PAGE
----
"'Odd,' said Arthur, 'I thought you said it was a democracy.
    "'I did,' said Ford. 'It is.'
    "'So,' said Arthur, hoping he wasn't sounding ridiculously obtuse, 'why don't the people get rid of the lizards?'
    "'It honestly doesn't occur to them,' said Ford. 'They've all got the vote, so they all pretty much assume that the government they've voted in more or less approximates to the government that they want.'
    "'You mean they actually vote for the lizards?'
    "'Oh yes,' said Ford with a shrug, 'of course.'
    "'But,' said Arthur, going for the big one again, 'why?'
    "'Because if they didn't vote for a lizard,' said Ford, 'the wrong lizard might get in. Got any gin?'"
~ Douglas Adams, from his novel So Long and Thanks For All the Fish


Wednesday, 3 August 2022

Now is good



 

The Hugh Laurie quote above offers somewhat similar advice to Conary's poem, below. Stephen Hicks has two stories that bear on both...
The Clock of Life, by Wilfred Grindle Conary
The clock of life is wound but once
And no man has the power
To tell just where the hands will stop,
At late or early hour.
To lose one’s wealth is sad indeed,
To lose one’s health is more.
To lose one’s soul is such a loss
As no man can restore.
The present only is our own.
Live, love, toil with a will.
Place no faith in ‘tomorrow’
For the clock may then be still.

Tuesday, 2 August 2022

"If a nation of engineers like Germany can’t make renewables work ... nobody can"


"Aussie PM Anthony Albanese [is] testing to destruction the fallacy that renewable energy can reduce power bills [as news comes that] 'Electricity prices rose to their highest on record – and the nightmare is set to continue'...
    "[The] Prime Minister’s response to this crisis is to stand by his modelling that renewables will bring down power prices. But even if renewables were capable of bringing down power prices, which they aren’t, by staying the course [the] PM is condemning ordinary Australians to years of excruciating electricity bills.
    "Remembers those coal plants various Aussie governments celebrated shutting down? Any of them could have taken the edge off today’s spiralling energy prices.
    "Remember those nuclear plants Australia refused to consider building? Nuclear plants are immune from short term price fluctuations, they only have to be refuelled every two years, and the next batch of fuel can be prepared ahead of time, ready for use. Australia has vast reserves of Uranium.
    "The one thing that won’t save [Australians] is renewables. If a nation of engineers like Germany can’t make renewables work, if Germany can’t sever their dependency on Russian gas through all the billions they have invested into renewables, nobody can."

Heatwaves: "Longer-term records show that heat waves in the 1930s remain the most severe in recorded U.S. history..."



"6. Longer-term records show that heat waves in the 1930s remain the most severe in recorded U.S. history (see Figure 3). The spike in Figure 3 reflects extreme, persistent heat waves in the Great Plains region during a period known as the 'Dust Bowl.' Poor land use practices and many years of intense drought contributed to these heat waves by depleting soil moisture and reducing the moderating effects of evaporation."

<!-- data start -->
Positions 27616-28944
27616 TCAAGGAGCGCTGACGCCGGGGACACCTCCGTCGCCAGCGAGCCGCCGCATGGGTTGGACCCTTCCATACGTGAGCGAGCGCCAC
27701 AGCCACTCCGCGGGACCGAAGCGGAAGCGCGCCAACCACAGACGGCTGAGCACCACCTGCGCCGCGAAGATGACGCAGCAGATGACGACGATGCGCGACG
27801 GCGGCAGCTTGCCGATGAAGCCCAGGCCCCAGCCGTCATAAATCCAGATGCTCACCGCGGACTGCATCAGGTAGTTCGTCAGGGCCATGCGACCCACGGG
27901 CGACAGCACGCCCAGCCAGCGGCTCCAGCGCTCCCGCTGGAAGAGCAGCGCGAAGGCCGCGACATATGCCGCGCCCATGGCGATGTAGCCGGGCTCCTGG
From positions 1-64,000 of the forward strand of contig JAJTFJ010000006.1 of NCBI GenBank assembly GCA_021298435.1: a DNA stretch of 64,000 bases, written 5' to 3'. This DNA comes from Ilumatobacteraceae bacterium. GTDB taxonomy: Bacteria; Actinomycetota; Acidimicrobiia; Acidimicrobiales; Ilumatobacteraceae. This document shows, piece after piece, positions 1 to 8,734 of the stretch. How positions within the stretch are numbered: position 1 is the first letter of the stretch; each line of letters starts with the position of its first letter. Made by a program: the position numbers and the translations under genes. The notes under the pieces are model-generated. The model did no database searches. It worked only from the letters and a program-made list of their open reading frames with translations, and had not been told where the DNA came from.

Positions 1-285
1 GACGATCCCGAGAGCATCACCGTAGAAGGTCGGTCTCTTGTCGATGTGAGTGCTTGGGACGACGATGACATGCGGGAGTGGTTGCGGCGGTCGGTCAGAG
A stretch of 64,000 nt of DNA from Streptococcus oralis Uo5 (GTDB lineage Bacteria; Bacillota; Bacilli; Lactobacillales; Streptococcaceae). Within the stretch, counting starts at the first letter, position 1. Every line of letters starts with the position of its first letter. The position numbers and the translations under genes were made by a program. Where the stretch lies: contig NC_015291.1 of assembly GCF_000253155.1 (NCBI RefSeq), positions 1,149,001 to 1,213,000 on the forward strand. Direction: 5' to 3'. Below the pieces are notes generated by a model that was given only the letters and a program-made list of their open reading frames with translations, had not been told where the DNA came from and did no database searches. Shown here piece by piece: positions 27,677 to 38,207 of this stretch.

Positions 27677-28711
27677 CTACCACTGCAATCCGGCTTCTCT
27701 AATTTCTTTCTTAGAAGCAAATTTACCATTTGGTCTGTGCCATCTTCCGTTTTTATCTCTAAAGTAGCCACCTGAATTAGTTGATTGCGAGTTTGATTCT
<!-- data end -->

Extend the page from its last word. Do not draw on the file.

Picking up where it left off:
~ from the US Environmental Protection Agency website, cited in Calvin Beisner's article 'Are This Summer's Heatwaves Extraordinary?

 


Monday, 1 August 2022

"New Zealand's border fully re-opens today..."

 

... even as New Zealand leads the world.

It almost appears as if no-one cares about "it" anymore.


As a great woman once observed, you can evade reality, but you can't evade the consequences of evading reality.

[Charts from OurWorldInData]




"When plunder becomes a way of life..."

 



"When plunder has become a way of life for a group of men living together in society, they create for themselves in the course of time a legal system that authorises it and a moral code that glorifies it."
~ Frederic Bastiat, from the essay 'The Physiology of Plunder', in his book Economic Sophisms [hat tip Ron Manners]

Thursday, 28 July 2022

Government "Stimulus" Schemes Fail Because Demand Does Not Create Supply




Keynesian economists believe in the magical thinking that, if government spends more money, then it creates wealth in the process by allegedly "creating demand." But as Frank Shostak explains in this guest post, the only thing that can create demand for goods is genuine wealth generation. In short, the magical thinking of government "stimulus" schemes fail because demand does not create supply ...

Government "Stimulus" Schemes Fail Because Demand Does Not Create Supply

Guest Post by Frank Shostak

By popular thinking, the key driver of economic growth is the increase in total monetary demand for goods and services. It is also held that overall output increases by a multiple of the increase in money expenditure by government, consumers and businesses.

It is not surprising, then, that most commentators believe that through fiscal and monetary stimulus, government can prevent the US economy falling into a recession. For instance, increasing government spending and central bank monetary pumping will strengthen the production of goods and services.